Now that Nayef is gone, Khalifa has lost a major supporter within the Saudi powerful hierarchy. I don't think Salman ibn Abd al-Aziz (new CP) or Ali ibn Abd al-Aziz (new MoI) have the same ideological affinity toward Khalifa or are as invested in having Bahrain become another "province" of Saudi Arabia. Since they are not as viscerally opposed to reform domestically, and hence tend to be closer to King Abdallah's position, they might not be as opposed to some sort of reform in Bahrain. Perhaps this is wishful thinking.

I also don't think it's all that "laughable" to raise Salman's profile through visits to Washington. Much to my disappointment, the administration seems to play a very cautious game vis a vis Bahrain--presumably because of Saudi Arabia. Since the "Arab Spring" started, Washington was always focused on who is the most appropriate interlocutor in whatever country. Unfortunately, Bahrain is no exception. I've been arguing with my friends inside and outside the government that we must take a more forceful position toward Khalifa and his policies, for fear of terrorism against our presence in that country. What concerns me is that more and activists within the Bahraini opposition, including some of Khalifa’s strong Sunni supporters, are beginning to blame the US for perceived collusion with al-Khalifa. If Washington decides to push for genuine reform and meaningful dialogue in Bahrain, it can do it on its own without the urgent need for Saudi support. Riyadh would still be needed, however, to provide a cover.
Interesting your suggestion that Bahrain might preform a reverse Kuwait maneuver--combine the CP and PM for reasons of political expediency rather than split the roles. I suppose the CP does already have some experience in running a (shadow) cabinet, i.e. the EDB. Do you see the Khalifa - Hamad struggle as likely to come to a head before the former's eventual passing? or is the present situation sustainable if obviously destabilizing?

I suppose the GCC meeting in December will be useful is demonstrating the extent to which Saudi-Bahrain union remains on the list of priorities following the death of Nayf. On the other hand, it may complicate one's interpretation of the intra-Al Khalifa struggle insofar as the initiative's failure (assuming as I do that it will fail) may leave open two possibilities: that it failed because the King succeeded in obstructing Khalifa; or because the Saudis lost interest. Perhaps either alternative would strike a blow to the PM, but the internal situation could remain ambiguous.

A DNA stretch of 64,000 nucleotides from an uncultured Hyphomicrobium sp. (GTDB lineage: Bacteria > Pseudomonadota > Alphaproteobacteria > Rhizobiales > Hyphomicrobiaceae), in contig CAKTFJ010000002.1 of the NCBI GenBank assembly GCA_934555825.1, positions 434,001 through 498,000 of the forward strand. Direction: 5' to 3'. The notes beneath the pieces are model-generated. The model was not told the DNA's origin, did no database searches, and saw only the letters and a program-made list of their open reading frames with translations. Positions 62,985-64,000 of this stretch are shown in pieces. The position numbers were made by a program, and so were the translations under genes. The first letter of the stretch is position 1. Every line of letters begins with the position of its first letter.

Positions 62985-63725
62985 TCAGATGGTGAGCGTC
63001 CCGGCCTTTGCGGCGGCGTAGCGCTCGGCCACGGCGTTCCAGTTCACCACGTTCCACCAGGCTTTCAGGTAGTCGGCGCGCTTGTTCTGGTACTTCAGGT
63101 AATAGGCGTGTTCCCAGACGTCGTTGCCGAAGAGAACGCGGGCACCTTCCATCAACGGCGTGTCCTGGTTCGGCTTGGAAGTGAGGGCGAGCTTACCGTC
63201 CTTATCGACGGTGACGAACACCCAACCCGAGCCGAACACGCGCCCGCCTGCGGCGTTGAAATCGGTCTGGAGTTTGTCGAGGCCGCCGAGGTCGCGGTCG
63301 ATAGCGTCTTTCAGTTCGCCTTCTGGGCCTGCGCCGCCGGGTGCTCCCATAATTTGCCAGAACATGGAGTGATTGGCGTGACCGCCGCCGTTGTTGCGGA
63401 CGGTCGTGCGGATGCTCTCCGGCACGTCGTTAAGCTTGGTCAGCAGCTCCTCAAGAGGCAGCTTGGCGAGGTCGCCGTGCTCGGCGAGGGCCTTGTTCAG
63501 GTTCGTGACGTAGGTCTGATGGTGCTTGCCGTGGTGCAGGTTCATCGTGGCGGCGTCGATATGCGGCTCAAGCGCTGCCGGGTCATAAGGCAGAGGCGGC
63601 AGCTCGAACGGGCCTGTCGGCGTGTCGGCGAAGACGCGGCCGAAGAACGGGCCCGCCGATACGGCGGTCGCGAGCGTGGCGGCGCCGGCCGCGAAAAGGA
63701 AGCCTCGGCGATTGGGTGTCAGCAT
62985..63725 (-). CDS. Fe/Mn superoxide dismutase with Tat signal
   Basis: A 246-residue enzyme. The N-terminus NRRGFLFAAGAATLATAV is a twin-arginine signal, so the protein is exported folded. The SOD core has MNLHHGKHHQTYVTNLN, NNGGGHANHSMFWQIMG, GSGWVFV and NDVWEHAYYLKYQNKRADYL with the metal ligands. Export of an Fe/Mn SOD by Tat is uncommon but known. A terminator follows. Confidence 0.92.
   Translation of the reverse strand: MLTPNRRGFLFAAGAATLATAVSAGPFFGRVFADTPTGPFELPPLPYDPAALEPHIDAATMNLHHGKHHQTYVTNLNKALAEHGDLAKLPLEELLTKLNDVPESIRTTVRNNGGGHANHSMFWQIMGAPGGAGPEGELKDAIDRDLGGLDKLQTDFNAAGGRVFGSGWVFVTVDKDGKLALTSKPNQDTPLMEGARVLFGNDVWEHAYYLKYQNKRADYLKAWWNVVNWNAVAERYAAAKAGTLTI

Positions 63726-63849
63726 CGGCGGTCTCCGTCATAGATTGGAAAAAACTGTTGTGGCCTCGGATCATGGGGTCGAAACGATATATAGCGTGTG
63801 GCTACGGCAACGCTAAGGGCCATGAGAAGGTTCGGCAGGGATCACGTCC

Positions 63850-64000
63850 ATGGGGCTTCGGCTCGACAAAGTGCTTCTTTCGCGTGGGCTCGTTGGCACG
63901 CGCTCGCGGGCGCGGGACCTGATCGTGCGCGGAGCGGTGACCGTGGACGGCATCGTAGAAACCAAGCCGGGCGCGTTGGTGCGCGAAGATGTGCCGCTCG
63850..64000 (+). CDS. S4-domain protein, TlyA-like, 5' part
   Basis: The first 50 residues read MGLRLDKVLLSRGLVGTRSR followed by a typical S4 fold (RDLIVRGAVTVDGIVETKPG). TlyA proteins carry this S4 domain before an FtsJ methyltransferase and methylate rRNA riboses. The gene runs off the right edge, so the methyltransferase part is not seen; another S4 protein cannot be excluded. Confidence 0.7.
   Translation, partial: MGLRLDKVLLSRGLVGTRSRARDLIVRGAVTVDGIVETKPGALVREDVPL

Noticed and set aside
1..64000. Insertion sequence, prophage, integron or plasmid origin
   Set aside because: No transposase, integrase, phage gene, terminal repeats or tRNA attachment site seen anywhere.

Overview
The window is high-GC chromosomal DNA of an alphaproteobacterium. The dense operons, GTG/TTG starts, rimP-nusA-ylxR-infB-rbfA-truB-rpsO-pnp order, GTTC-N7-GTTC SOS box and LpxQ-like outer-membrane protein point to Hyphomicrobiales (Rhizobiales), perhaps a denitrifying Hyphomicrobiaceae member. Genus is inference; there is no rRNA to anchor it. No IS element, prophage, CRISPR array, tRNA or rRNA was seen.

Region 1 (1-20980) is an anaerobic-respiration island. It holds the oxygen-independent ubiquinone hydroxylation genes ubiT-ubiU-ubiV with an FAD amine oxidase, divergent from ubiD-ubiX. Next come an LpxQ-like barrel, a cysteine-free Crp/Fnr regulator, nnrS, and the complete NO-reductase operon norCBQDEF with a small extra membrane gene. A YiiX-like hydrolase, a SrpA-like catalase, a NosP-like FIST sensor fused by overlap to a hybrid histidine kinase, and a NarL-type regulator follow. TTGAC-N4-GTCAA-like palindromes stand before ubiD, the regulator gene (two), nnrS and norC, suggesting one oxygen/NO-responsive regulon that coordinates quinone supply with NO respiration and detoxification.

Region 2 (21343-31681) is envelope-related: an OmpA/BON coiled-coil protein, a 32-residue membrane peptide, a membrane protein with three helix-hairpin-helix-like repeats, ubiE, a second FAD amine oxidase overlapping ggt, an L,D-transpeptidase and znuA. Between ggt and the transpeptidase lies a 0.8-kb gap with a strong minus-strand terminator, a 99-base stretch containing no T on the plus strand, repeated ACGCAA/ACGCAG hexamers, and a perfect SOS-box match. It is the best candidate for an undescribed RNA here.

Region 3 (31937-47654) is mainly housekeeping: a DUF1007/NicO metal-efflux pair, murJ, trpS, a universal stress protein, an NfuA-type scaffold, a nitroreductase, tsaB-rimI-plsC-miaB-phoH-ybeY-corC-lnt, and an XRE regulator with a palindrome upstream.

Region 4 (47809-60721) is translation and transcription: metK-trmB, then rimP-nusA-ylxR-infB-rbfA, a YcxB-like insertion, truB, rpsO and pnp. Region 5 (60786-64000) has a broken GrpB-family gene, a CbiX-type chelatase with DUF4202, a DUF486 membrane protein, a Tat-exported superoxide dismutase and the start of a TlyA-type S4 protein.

As long as the situation is sustainable, the family will try to keep the internal struggle under wraps; they loathe airing their dirty laundry in public. However, if street confrontations escalate and repressive reaction becomes more noticeable internationally and more damaging to business and the economy, the King will come under more pressure, especially from respected members of the Sunni community, especially business people, and mainstream Shia families, to contain the situation and initiate meaningful dialogue to resolve the impasse. If the King responds positively to such pressure and begins to explore avenues for dialogue, Salman would re-emerge as a principal player. Khalifa's stature would then suffer. Unfortunately for Khalifa, the Bahraini situation is not a purely internal matter; international actors—including the US, Saudi Arabia, etc.—would have a stake in the outcome and therefore might push harder for dialogue. Most people don't expect the PM to be a key participant in the envisioned dialogue.


  1. Just to throw another spanner in the works, given Hamad's ill-health it is probably more likely that he will pass away before his Uncle... and what then? Presumably this will play rather well into Khalifa's hands, and will see the CP ostracised. Alternatively on the CP's accession to the throne, will the USA swing in with more substantial support to support the best chance for reform?

  2. Justin, although this was noted and especially towards the end of your conversation with EN, I would like to highlight that nothing brings the conflicts within the ruling family out in the open and exacerbates them except the people pushing forward. It seems more and more likely that the more people push, the more we come close to a tipping point where these issues continue leaking from underneath the ruling family out of economic necessity, such as this:

  3. US Deeply Concerned Over Terror Plot in Bahrain.

    What do you think of US response to Ministry of Interiors' video?

  4. @Kiwi: A reasonable response. Indeed, stories of the king's ill health are much more prevalent than those about Khalifa bin Salman. I agree that in that case (and probably in any case) the question will turn largely around the influence of outside actors--the U.S. and especially Saudi Arabia. Will the former be forceful in pushing for the CP? And can the latter be convinced to back down from staunch support of the PM?

    @Anon: Agree entirely. See also this story about the drop in prime rents--by 14%--in Manama in first quarter 2012.

    @Makkii: U.S. seems to be signaling to the (formal) opposition that time is running out for a political bargain; that al-Wifaq is losing control over the Shi'i street and the government can't wait around forever while people become more radicalized.